Better or worse? Previewing Wisconsin's offense in 2020
Wisconsin’s offense bounced back in a big way in 2019, which was a crucial season for the program.
Coming off one of the most disappointing seasons in the program’s recent history, the Badgers led the Big Ten West in scoring with 34.6 points per game. From wide receiver Quintez Cephus rejoining the team just in time for the season and playing a major role to running back Jonathan Taylor winning his second consecutive Doak Walker Award, Wisconsin’s offense operated at a high level last year.
Unfortunately for the Badgers, Cephus, Taylor and college football’s top center Tyler Biadasz are in the NFL, so Wisconsin needs to replace a great deal of talent and production. Whether players will be ready and capable to fill such large holes will determine the group’s success this year.
What can we expect from the offensive side of the ball? Let’s dive in, comparing last season’s results to expectations heading into 2020.
Passing offense: Worse
The top two quarterbacks on Wisconsin’s depth chart will be incumbent senior Jack Coan and talented redshirt freshman Graham Mertz. Who will be the quarterback Week 1? We don’t know that yet, but Coan enters fall camp as the favorite. He did nothing to show he is incapable of being a solid Big Ten quarterback in his first full year as the starter. Mertz, though, is the highest-rated quarterback Wisconsin has signed in the era of online rankings and has a full year of practice in the Badgers’ system under his belt.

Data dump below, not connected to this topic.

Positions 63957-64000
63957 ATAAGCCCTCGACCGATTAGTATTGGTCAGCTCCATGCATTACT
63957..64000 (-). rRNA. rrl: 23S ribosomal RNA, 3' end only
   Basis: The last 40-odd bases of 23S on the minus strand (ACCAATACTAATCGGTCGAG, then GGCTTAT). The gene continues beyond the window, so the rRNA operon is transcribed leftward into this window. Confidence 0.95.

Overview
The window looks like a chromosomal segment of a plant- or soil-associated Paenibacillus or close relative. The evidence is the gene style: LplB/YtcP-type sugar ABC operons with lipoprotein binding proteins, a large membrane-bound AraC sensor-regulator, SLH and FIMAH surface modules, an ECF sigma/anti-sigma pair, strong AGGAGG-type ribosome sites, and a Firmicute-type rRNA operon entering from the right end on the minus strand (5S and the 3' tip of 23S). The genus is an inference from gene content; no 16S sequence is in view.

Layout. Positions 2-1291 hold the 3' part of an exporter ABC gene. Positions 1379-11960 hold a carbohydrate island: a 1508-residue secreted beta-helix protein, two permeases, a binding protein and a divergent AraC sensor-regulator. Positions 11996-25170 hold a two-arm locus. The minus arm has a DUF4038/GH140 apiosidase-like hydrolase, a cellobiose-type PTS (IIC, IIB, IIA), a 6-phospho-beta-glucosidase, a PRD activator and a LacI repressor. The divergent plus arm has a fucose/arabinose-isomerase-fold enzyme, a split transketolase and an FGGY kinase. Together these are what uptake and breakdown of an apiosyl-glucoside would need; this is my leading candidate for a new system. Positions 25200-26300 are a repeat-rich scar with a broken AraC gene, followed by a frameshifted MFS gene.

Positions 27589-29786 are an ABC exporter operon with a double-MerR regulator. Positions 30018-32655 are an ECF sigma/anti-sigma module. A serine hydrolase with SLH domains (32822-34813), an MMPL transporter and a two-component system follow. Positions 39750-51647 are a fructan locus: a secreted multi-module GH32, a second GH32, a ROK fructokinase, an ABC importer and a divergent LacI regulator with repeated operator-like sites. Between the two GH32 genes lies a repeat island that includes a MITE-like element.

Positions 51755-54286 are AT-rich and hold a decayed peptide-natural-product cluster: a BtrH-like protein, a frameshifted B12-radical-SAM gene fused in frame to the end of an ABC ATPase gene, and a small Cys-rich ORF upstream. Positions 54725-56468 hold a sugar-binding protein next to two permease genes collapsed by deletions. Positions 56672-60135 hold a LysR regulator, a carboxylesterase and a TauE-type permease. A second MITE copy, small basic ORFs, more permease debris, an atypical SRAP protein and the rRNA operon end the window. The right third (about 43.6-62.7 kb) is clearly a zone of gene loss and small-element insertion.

In his first full season as a starter in 2019, Coan showed efficiency, completing nearly 70 percent of his passes for 2,727 yards with 18 touchdowns and 5 interceptions. Limiting turnovers had been a huge issue for Wisconsin quarterbacks going into last season, and Coan kept the Badgers’ offense on the field. Meanwhile, Mertz appeared for mop-up duty in two games in his true freshman season, completing 9 of 10 passes for 73 yards.
Mertz received plenty of practice with the first team offense last season while Coan nursed nagging injuries, but the lack of a spring practice probably makes Mertz a long-shot to start Week 1 against Indiana.
Predicting Wisconsin’s passing offense will be worse in the 2020 season has nothing to do with the quarterbacks and has everything to do with the loss of Cephus. As the clear go-to pass catcher, Cephus hauled in team highs in receptions (59), receiving yards (901) and touchdowns (7).
Senior Danny Davis has the best shot at being the Badgers’ go-to wide receiver, though he had an unspectacular 2019 with 250 receiving yards on 30 receptions and 1 touchdown. And now he likely will be going against opposing defenses’ best cornerbacks.
Kendric Pryor will likely open the season as the other starter at receiver. He caught 23 passes for 278 yards and rushed for 182 yards with a pair of touchdowns last year as a junior. Behind Davis and Pryor, seniors Adam Krumholz and Jack Dunn appear to be next in line. They combined for 7 receptions in 2019.
As for tight ends, junior Jake Ferguson should continue to be a major part of the offense. He finished second on the team in receptions (33) and yards (407) with 2 touchdown catches.
Running back Garrett Groshek will undoubtedly make a difference catching passes in his senior season as well.
Rushing offense: Worse